Table of Contents Author Guidelines Submit a Manuscript
Journal of Sports Medicine
Volume 2016 (2016), Article ID 1276369, 5 pages
http://dx.doi.org/10.1155/2016/1276369
Research Article

Quantifying the “Slosh Stomach”: A Novel Tool for Assessment of Exercise-Associated Gastroparesis Symptoms in Endurance Athletes

Department of Emergency Medicine, SUNY Upstate Medical University, Syracuse, NY, USA

Received 19 July 2016; Revised 27 September 2016; Accepted 12 October 2016

Academic Editor: Nancy J. Rehrer

Copyright © 2016 Amy Sue Biondich and Jeremy D. Joslin. This is an open access article distributed under the Creative Commons Attribution License, which permits unrestricted use, distribution, and reproduction in any medium, provided the original work is properly cited.

Abstract

Introduction. We describe a novel scale and its field use for evaluation of exercise-associated gastroparesis in the endurance athlete. Methods. A scale was created based on gastroparesis tools previously described in the medical literature. Surveys of the tool were administered to runners participating in a 210 km multiday foot race in Sri Lanka. Results. Use of this novel scale was demonstrated to be useful in assessing gastroparesis severity scores of athletes and how these symptoms affected their race performance. Of the 27 race participants who completed the survey, 27 felt that the tool adequately captured their symptoms. Conclusions. This novel survey tool was able to assess the presence and severity of exercise-associated gastroparesis symptoms in endurance racers in a remote location. This tool may be helpful with further research of the identification and management of gastroparesis and other gastrointestinal upset in the endurance race environment.

1. Introduction

Interest and participation in endurance events and ultramarathons has become increasingly popular [1, 2]. Attempts have been made to understand what factors not only impact athletic performance in these events but also ultimately delineate the finishers from the nonfinishers [3, 4]. The bulk of physiologic research concentrates on marathons and shorter running events. However, there has been an increasing body of work aimed solely at understanding medical issues specific to the endurance athlete during race day [5, 6]. These ultramarathons frequently occur in remote geography and often subject athletes to harsh environmental conditions.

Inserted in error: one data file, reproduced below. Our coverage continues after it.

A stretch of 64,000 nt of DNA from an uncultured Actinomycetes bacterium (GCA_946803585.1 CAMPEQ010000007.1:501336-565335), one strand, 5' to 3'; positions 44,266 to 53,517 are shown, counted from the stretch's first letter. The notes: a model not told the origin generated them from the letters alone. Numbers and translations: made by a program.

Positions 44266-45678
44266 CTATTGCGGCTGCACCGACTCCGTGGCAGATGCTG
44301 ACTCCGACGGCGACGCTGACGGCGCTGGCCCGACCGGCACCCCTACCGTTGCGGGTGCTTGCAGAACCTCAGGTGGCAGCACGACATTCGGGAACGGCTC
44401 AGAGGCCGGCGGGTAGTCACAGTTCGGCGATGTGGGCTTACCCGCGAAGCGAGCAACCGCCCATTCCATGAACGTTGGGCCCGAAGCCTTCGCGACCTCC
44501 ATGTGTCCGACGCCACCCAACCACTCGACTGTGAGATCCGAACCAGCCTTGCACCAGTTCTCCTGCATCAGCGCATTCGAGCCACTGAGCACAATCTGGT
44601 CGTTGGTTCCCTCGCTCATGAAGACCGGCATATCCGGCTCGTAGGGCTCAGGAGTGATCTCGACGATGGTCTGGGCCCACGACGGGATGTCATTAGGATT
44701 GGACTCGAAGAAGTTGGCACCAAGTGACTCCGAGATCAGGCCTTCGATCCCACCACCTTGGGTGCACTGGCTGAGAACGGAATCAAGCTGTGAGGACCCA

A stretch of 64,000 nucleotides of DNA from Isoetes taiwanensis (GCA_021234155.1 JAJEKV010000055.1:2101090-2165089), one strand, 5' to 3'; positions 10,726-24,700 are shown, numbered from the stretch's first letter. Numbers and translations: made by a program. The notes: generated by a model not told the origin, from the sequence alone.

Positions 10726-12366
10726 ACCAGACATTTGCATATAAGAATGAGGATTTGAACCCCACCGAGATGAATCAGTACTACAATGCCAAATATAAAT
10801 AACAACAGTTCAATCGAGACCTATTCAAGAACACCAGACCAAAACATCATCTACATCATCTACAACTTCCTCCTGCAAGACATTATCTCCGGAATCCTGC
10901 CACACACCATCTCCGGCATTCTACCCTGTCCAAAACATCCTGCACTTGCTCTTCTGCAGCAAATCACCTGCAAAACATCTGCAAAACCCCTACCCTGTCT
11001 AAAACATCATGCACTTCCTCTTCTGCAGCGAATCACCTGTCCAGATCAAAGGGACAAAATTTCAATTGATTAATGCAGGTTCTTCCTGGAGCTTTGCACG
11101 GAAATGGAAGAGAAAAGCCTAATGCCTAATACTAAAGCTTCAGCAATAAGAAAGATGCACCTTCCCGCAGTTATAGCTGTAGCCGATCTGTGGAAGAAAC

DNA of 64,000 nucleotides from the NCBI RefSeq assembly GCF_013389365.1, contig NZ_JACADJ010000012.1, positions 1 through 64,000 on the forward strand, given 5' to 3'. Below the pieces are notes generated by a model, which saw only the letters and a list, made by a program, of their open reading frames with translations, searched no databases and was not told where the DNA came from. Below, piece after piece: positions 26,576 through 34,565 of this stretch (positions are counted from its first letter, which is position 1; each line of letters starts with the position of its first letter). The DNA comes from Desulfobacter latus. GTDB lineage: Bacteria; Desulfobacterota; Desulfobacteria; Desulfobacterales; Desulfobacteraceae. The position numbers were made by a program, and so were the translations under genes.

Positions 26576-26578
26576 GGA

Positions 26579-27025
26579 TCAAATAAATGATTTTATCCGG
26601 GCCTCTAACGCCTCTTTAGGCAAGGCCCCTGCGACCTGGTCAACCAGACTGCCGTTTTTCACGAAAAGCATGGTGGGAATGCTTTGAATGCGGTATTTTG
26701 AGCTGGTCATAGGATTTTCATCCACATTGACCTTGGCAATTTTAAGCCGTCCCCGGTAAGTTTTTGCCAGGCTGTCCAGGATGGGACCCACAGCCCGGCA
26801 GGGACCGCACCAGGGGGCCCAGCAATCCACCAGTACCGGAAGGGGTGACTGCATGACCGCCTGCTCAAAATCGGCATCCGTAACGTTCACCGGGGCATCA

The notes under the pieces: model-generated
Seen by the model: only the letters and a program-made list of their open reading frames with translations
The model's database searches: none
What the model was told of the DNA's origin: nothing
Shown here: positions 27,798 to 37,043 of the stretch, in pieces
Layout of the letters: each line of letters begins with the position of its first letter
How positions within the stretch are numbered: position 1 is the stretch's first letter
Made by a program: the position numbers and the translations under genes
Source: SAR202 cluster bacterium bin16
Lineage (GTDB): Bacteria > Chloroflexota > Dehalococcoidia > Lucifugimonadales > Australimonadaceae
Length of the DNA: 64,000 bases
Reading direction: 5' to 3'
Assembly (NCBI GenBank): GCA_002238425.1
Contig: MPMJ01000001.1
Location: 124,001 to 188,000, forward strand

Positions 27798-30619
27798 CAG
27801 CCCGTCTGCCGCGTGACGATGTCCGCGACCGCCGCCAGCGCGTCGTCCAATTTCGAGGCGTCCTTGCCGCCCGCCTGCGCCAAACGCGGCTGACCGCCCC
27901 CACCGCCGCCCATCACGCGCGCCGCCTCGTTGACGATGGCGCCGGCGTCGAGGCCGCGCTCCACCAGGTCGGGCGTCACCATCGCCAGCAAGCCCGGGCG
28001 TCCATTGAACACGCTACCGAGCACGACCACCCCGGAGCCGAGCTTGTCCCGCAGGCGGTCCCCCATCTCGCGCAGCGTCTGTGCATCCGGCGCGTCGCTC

Although the importance of physical activity to one’s overall health cannot be overstated, it is well-known that strenuous exertion has a multitude of possibly detrimental effects on gastrointestinal function [710]. Several authors report data from endurance events describing gastrointestinal (GI) distress as a common and pervasive problem even if only temporary [4, 1116].

The physiology behind the GI distress experienced by endurance events participants is not well-understood and is likely multifactorial [9]. Proposed mechanisms include the mechanical stress on the GI tract as a result of the repetitive pounding action of running [17, 18], reduced splanchnic blood flow as a product of changes of blood distribution during strenuous activity [10, 19], electrolyte disturbances (especially hyponatremia) from excessive fluid intake [20], or general malaise from dehydration [2125].

An etiology of gastrointestinal distress that is gaining interest in the endurance foot-race industry is exercise-associated gastroparesis (EAG) which is colloquially known as “slosh stomach.” Although gastroparesis is well reported in the gastroenterology literature, there is a paucity of published literature specific to endurance athletic events; and there is no objective tool to quantitatively measure the severity of these symptoms. There are several validated gastroparesis severity scales utilized by gastroenterologists [26, 27], which are not completely applicable to the endurance athlete. Utilizing previously well-validated scoring symptoms, a modified and novel scale to capture GI symptoms in endurance racers was created and subsequently tested in the field.